First documented report of swimming and diving in apes
Two researchers have provided the first video-based observation of swimming and diving apes. Instead of the usual dog-paddle stroke used by most terrestrial mammals, these animals use a kind of breaststroke. The swimming strokes peculiar to humans and apes might be the result of an earlier adaptation to an arboreal life.
For many years, zoos have used water moats to confine chimpanzees, gorillas or orangutans. When apes ventured into deep water, they often drowned. Some argued that this indicated a definitive difference between humans and apes: people enjoy the water and are able to learn to swim, while apes prefer to stay on dry land.
But it turns out that this distinction is not absolute. Renato Bender, who is working on a PhD in human evolution at the School of Anatomical Sciences at Wits University, and Nicole Bender, who works as an evolutionary physician and epidemiologist at the Institute of Social and Preventive Medicine at the University of Bern, have studied a chimpanzee and an orangutan in the US. These primates were raised and cared for by humans and have learned to swim and to dive.
'We were extremely surprised when the chimp Cooper dived repeatedly into a swimming pool in Missouri and seemed to feel very comfortable,' said Renato Bender.
To prevent the chimp from drowning, the researchers stretched two ropes over the deepest part of the pool. Cooper became immediately interested in the ropes and, after a few minutes, he started diving into the two-meter-deep water to pick up objects on the bottom of the pool. 'It was very surprising behavior for an animal that is thought to be very afraid of water,' said Renato Bender. Some weeks later, Cooper began to swim on the surface of the water.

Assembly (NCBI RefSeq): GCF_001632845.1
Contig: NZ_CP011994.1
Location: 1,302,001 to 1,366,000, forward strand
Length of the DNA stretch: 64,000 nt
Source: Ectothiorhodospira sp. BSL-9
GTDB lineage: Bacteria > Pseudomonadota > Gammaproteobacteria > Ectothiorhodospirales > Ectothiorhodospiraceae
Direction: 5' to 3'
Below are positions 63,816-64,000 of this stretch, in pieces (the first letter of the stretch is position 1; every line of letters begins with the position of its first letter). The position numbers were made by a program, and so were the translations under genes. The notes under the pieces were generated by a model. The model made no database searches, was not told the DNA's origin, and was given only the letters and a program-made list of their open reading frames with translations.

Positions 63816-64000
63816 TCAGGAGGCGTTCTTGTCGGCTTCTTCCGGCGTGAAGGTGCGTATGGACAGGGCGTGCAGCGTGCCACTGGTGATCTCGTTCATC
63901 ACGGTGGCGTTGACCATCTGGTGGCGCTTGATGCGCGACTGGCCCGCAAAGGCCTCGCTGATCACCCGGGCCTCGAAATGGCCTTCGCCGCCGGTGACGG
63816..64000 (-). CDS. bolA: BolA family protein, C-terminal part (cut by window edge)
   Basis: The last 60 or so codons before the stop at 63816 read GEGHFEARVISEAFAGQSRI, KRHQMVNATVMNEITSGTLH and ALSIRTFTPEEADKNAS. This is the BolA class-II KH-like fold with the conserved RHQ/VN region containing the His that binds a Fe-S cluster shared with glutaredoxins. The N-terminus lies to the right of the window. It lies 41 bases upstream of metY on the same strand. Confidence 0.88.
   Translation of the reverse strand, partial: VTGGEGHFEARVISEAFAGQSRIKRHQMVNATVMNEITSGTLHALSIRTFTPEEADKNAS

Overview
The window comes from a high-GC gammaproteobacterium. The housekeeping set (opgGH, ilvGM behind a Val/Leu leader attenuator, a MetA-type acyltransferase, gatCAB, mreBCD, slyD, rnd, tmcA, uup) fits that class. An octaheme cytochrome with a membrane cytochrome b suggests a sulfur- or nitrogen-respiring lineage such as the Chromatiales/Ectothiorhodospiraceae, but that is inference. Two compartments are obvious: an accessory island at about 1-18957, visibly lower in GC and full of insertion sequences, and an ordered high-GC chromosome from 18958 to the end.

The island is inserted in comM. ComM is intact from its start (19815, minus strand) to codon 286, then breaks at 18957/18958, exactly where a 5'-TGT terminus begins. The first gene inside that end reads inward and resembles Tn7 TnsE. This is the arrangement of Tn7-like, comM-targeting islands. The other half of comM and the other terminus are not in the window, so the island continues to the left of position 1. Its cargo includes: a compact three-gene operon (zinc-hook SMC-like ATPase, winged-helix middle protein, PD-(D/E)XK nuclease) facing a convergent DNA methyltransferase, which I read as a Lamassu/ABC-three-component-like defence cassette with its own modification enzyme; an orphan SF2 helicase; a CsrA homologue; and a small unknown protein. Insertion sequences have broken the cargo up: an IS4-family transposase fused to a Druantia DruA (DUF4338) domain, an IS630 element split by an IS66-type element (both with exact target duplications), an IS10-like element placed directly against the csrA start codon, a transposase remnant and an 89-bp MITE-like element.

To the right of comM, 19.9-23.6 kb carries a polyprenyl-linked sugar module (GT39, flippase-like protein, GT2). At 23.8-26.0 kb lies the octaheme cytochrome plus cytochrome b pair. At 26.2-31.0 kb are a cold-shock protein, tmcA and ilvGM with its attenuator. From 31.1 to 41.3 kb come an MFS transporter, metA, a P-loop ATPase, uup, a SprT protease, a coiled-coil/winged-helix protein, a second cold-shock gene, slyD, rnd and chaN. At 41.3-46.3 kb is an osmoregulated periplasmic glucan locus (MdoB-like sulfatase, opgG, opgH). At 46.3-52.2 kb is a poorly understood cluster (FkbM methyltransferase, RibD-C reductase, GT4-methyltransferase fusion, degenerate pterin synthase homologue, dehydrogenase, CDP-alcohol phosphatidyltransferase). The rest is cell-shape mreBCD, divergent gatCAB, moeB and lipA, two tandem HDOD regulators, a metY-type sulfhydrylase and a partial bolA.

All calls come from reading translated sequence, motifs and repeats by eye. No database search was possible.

The orangutan Suryia, who was filmed in a private zoo in South Carolina, also possesses this rare swimming and diving ability. Suryia can swim freely up to twelve meters.
Both animals use a leg movement similar to the human breaststroke 'frog kick'. While Cooper moves the hind legs synchronous, Suryia moves them alternatively. The researchers believe that this swimming style might be due to an ancient adaptation to an arboreal life. Most mammals use the so-called dog-paddle, a mode of locomotion that they employ instinctively. Humans and apes, on the other hand, must learn to swim. The tree-dwelling ancestors of apes had less opportunity to move on the ground. They thus developed alternative strategies to cross small rivers, wading in an upright position or using natural bridges. They lost the instinct to swim. Humans, who are closely related to the apes, also do not swim instinctively. But unlike apes, humans are attracted to water and can learn to swim and to dive.
'The behavior of the great apes in water has been largely neglected in anthropology. That's one of the reasons why swimming in apes was never before scientifically described, although these animals have otherwise been studied very thoroughly. We did find other well-documented cases of swimming and diving apes, but Cooper and Suryia are the only ones we were able to film. We still do not know when the ancestors of humans began to swim and dive regularly,' said Nicole Bender.
'This issue is becoming more and more the focus of research. There is still much to explore,' said Renato Bender.